The next few events I attended were much of the same. People were friendly and supportive. I kept volunteering for the rest of the year and began attending VOX (Voices for Planned Parenthood) meetings as well.
This past summer I returned home to Illinois to spend the school break with my family. Bored and unemployed, I applied for an internship with Planned Parenthood of Illinois, and a few months later got the job. Continue reading →
Planned Parenthood Advocates for Arizona has endorsed Penny Kotterman for Superintendent of Public Instruction.
Kotterman began her career as a high school teacher in Illinois, before moving to Arizona to teach Special Education. She has also taught journalism and English, and taught students at all grade levels. She was president of the Arizona Education Association for six years, during which time she worked with governors Janet Napolitano and Jane Hull. She has long been a supporter of teacher accountability, and has helped shape policies that require teacher compensation to reflect performance. Kotterman was a member of the National Education Association’s Professional Standards and Practices committee, which develops NEA teacher performance policies, for six years.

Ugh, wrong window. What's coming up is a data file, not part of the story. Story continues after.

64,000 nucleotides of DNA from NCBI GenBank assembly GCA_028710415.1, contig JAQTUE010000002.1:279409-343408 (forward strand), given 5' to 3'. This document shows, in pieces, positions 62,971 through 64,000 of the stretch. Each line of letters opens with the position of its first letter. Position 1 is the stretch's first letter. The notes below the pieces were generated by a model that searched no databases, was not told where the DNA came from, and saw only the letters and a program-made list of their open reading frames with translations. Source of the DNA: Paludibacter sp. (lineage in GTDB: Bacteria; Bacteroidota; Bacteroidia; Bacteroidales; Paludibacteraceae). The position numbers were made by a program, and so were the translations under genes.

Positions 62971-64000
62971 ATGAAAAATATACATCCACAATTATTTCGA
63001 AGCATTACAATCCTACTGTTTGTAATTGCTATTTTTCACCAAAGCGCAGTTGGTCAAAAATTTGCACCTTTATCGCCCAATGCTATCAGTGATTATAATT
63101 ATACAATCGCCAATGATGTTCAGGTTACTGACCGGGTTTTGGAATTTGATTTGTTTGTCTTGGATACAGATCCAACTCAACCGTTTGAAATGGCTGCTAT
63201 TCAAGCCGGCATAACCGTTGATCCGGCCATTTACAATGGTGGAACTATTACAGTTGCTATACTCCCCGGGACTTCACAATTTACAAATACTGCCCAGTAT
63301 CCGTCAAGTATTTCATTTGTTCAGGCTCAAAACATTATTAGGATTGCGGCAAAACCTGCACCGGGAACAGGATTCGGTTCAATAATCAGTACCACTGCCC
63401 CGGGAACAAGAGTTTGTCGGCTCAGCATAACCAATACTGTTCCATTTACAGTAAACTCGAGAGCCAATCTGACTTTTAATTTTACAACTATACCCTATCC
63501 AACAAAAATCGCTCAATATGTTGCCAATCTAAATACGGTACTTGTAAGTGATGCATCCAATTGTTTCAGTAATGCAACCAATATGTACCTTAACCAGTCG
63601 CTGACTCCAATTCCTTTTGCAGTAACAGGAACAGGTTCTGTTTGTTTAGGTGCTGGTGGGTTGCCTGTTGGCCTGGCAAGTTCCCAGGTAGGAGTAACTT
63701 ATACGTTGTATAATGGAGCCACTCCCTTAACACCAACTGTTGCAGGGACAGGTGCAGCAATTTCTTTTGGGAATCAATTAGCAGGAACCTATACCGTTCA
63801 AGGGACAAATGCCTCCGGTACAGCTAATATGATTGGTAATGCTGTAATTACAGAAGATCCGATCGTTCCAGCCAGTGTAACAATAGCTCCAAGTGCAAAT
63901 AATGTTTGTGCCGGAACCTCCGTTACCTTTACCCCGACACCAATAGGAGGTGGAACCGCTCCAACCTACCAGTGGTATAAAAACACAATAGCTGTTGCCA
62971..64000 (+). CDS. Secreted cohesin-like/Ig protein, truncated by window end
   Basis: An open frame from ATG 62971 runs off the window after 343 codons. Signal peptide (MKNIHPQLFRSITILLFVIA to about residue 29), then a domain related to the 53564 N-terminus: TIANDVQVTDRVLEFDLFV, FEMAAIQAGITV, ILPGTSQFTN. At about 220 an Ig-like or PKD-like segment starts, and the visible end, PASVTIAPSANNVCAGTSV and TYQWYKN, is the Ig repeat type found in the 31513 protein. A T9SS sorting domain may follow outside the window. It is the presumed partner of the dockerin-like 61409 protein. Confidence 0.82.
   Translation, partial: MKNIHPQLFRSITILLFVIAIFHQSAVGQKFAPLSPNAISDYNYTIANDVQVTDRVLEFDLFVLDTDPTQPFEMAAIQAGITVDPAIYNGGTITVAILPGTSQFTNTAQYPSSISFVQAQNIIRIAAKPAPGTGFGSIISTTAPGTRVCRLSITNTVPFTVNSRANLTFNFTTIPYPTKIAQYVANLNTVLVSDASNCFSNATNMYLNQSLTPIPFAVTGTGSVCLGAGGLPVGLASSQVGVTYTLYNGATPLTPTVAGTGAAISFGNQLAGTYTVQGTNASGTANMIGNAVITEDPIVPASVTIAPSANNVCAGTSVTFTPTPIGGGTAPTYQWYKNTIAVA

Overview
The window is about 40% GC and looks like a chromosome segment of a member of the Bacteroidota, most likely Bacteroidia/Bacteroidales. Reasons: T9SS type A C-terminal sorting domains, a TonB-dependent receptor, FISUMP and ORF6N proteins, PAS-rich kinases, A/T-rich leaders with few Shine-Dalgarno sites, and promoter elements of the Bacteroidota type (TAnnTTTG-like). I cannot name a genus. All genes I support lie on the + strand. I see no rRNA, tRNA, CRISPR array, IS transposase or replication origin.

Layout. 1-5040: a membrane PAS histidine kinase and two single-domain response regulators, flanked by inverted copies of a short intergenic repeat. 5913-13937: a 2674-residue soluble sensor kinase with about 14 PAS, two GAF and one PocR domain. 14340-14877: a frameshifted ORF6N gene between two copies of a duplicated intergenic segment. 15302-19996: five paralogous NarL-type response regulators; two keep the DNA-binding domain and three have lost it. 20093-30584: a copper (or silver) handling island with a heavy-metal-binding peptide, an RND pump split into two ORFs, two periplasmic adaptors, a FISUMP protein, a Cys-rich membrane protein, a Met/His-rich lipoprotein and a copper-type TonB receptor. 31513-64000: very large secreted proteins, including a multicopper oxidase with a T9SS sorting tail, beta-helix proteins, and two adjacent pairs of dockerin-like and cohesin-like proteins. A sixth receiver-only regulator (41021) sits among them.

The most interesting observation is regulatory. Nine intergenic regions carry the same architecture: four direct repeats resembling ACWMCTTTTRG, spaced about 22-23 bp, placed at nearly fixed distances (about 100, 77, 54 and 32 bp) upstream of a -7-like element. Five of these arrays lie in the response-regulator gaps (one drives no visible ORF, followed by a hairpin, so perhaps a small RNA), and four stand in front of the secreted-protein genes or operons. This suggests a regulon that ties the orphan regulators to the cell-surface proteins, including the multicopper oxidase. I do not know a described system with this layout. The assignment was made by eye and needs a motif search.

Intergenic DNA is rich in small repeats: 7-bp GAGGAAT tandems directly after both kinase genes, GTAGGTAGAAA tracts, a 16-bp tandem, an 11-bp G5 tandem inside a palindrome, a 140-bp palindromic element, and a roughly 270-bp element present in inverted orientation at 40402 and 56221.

Kotterman does not believe in what she calls “quick fixes” to education issues. Because of her close involvement with all levels of education, both as a leader and a teacher, Kotterman knows Arizona’s system from every angle. She has been involved in education for over twenty years, and knows how to use that experience to Arizona’s benefit. She plans to focus on improving teacher quality, student standardized test scores, and graduation rates. She believes music and art programs are extremely important in public schools, and opposes state budget cuts to education.
At a time when Arizona’s teen pregnancy rate is higher than ever, and politicians continue to oppose comprehensive sexual education, it is very important to elect a pro-choice superintendant to office. Arizona does not legally require sexuality education in public schools. If a district does decide to teach it, they must fulfill certain state requirements. Abstinence must be pushed as the socially acceptable form of behavior. Educators are not allowed to inform students of safe sex practices for gay and lesbian couples. Continue reading →